About an hour before two gunmen – believed to be Islamist extremists – pulled up to the Curtis Culwell Center in Garland, Texas, on Sunday and opened fire, Pamela Geller took to the podium to explain why she had decided to hold a contest for the best caricature of the Muslim prophet, Mohammed.
"We are here for freedom," said the contest's organizer, "everything else is smear."
A massive investigation is under way in Texas after an alleged terrorist shooting that left the two gunmen dead and one unarmed guard injured. The two shooters, who lived in the same apartment complex in Phoenix, both had Muslim backgrounds: one an American-born convert, the other also possibly American-born, of Pakistani descent. At least one of them had a history of pro-jihad leanings.
The shooting rocked the city of Garland, a community just outside Dallas with a population of about 250,000. In January, a Muslim group had held an event at the Curtis Culwell Center to "Stand with the Prophet" Mohammed. In her speech to the attendees on Sunday, Ms. Geller said she chose the conference centre for that reason. At the event, which featured Dutch anti-Islam politician Geert Wilders, the winning cartoonist was to receive a $10,000 (U.S.) prize. About 200 people showed up; on her website, Ms. Geller said the event was sold out.
All indications are that the shooting could have been much more bloody had a traffic cop stationed outside the venue not managed to shoot and kill both suspects within a few seconds of their rampage. According to police, the two shooters, identified as Hamid Soofi, 34, and Elton Simpson, 30, emerged from a black sedan outside the heavily guarded convention centre wearing armoured vests and carrying assault rifles. They then started shooting at a nearby police car. Less than 30 seconds later, the officer had managed to kill both men.
The 30-year-old Mr. Simpson was previously convicted in 2011 of lying to federal agents about his intent to travel to Somalia, allegedly to partake in violent jihad. In a Twitter account believed to be his, Mr. Simpson seemed to foreshadow the attack moments before it happened, writing: "May Allah accept us as Mujahideen."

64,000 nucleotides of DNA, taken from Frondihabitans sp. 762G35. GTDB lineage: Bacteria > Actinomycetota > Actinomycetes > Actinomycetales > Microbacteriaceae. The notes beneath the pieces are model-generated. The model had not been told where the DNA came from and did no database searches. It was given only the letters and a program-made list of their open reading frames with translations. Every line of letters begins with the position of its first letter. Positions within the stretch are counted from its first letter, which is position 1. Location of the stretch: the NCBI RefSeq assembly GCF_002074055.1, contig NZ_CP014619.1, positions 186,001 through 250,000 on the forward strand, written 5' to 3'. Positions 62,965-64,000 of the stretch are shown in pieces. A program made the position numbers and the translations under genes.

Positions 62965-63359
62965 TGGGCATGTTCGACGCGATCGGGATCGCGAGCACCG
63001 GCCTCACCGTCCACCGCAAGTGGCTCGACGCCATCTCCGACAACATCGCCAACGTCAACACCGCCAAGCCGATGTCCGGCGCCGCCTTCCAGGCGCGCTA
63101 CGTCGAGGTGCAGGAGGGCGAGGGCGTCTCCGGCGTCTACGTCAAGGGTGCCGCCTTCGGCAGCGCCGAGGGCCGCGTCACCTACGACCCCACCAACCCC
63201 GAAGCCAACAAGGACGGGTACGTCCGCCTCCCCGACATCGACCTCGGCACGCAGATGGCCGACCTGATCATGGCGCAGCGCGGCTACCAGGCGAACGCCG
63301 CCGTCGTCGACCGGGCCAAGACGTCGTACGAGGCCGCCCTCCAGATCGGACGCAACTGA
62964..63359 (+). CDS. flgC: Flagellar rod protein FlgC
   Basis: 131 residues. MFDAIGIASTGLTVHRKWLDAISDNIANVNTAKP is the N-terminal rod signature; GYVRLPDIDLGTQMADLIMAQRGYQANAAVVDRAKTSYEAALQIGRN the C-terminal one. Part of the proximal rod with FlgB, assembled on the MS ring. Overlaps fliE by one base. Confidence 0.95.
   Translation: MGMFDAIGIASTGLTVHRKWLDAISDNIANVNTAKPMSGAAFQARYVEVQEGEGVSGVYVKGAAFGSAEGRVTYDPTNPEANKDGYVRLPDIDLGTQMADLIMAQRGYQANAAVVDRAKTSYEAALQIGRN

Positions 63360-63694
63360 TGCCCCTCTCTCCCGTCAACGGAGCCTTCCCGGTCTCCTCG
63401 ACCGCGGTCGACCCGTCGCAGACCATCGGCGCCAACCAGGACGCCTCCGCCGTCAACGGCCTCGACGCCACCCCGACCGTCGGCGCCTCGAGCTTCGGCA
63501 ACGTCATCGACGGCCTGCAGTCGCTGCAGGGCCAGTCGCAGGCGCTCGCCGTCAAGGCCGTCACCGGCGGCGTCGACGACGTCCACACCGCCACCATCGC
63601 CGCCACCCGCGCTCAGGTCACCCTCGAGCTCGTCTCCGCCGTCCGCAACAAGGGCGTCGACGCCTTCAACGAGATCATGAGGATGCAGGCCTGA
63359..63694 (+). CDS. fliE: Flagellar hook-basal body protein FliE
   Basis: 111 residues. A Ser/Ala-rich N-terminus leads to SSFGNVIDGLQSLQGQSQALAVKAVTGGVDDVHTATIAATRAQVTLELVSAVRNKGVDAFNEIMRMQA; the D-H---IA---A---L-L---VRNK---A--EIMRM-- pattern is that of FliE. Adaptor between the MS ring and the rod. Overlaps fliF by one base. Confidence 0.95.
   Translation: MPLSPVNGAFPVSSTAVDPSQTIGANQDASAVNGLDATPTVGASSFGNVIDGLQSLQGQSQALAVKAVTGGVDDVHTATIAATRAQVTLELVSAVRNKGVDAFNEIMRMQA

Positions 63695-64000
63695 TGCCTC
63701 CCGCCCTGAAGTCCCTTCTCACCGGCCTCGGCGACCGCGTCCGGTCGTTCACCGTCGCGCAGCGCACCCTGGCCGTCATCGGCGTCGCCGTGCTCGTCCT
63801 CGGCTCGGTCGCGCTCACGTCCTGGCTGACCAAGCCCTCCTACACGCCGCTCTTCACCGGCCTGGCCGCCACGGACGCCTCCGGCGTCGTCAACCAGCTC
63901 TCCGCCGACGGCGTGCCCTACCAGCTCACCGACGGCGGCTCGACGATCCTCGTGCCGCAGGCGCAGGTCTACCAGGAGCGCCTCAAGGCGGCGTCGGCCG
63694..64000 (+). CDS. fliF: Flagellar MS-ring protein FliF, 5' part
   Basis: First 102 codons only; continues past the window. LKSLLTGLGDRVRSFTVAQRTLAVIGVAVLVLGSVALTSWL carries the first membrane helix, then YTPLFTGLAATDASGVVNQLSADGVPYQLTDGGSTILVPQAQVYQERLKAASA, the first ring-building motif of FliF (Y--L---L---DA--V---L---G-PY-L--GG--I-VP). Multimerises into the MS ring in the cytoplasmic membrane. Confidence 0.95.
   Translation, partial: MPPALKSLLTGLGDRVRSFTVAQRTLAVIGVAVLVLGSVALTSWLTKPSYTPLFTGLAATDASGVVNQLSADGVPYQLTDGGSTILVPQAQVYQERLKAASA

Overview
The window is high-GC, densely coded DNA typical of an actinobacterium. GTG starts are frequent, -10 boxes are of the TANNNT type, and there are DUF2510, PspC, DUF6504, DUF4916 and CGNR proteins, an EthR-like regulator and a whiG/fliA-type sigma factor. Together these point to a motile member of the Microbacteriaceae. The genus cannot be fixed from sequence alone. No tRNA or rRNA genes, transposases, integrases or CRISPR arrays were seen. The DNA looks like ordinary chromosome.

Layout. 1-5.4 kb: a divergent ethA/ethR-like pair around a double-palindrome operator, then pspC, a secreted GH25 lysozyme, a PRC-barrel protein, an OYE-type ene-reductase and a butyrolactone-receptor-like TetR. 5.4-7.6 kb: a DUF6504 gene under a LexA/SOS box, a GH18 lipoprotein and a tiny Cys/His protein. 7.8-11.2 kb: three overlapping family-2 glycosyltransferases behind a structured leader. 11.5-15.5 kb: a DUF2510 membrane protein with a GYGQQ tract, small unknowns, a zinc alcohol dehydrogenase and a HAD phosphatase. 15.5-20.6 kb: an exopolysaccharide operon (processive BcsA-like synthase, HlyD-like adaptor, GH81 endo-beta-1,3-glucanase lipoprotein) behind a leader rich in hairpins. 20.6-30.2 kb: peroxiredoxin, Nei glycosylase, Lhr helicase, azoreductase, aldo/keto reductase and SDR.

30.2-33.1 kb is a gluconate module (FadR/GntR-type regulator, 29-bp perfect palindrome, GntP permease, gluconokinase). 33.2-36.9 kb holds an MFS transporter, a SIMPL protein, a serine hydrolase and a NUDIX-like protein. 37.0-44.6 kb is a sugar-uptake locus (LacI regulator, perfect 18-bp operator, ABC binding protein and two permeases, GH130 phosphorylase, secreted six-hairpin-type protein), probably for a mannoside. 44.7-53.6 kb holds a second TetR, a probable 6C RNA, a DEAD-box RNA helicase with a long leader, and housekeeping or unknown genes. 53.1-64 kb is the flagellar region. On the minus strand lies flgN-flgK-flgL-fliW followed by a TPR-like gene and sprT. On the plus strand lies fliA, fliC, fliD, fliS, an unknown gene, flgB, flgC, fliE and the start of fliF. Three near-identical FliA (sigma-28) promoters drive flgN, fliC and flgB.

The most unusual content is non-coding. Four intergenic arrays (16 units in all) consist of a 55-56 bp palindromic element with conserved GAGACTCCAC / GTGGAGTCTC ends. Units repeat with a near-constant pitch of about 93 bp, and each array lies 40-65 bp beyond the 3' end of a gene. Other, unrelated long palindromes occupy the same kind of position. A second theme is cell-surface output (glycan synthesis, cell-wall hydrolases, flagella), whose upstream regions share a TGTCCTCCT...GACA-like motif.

The shooting once again threatens to strip away any nuance from the often-heated conversation about Islam in the United States. On Monday, Islamic organizations were quick to wholly condemn the shooting – but also to explain that condemnation of extremist violence doesn't automatically entail support for what many of Ms. Geller's critics see as a deliberately provocative event.
The woman behind the Mohammed cartoon contest isn't new to controversy. Well before Ms. Geller became the subject of widespread media attention again this week, she had established her credentials as an opponent of what she sees as increasing Islamic influence on American culture. She was perhaps best-known for spearheading opposition to an Islamic community centre in New York, which she and others helped term the "Ground Zero Mosque."
"It's intentionally provocative, intended to gain … cheap publicity through inflammatory rhetoric and action," Ibrahim Hooper, a spokesman for the Council on American-Islamic Relations, said about the cartoon contest.
"We weren't going to play along."
Ms. Geller did not respond to a request for comment on Monday.
Many of her theories – including the allegation that U.S. President Barack Obama is a secret Muslim and the love-child of Malcolm X – are patently false. The Southern Poverty Law Center, a non-profit legal and civil-right group based in Montgomery, Ala., lists her as a hate-group leader; she runs an organization called Stop Islamization of America, among others.
However, outside of some right-wing media outlets, Ms. Geller rarely managed to garner the same level of attention she did during the "Ground-Zero Mosque" controversy. That was until January of this year, when Saïd and Chérif Kouachi marched into the offices of the French satirical paper Charlie Hebdo in Paris and slaughtered 11 people. Self-described al-Qaeda members, the brothers forced an international conversation on the extent to which extremists – particularly Islamist extremists – have focused their efforts on silencing free speech.
It was this avenue Ms. Geller decided to pursue when she announced a contest to draw the prophet Mohammed. Most interpretations of Islam prohibit the visual depiction of the prophet.
"If you come to this country, stand for freedom," Ms. Geller wrote on her blog, Atlas Shrugs (named after the Ayn Rand novel). "Don't try to impose your brutal and extreme ideology on freedom loving peoples. That's why we are holding this contest."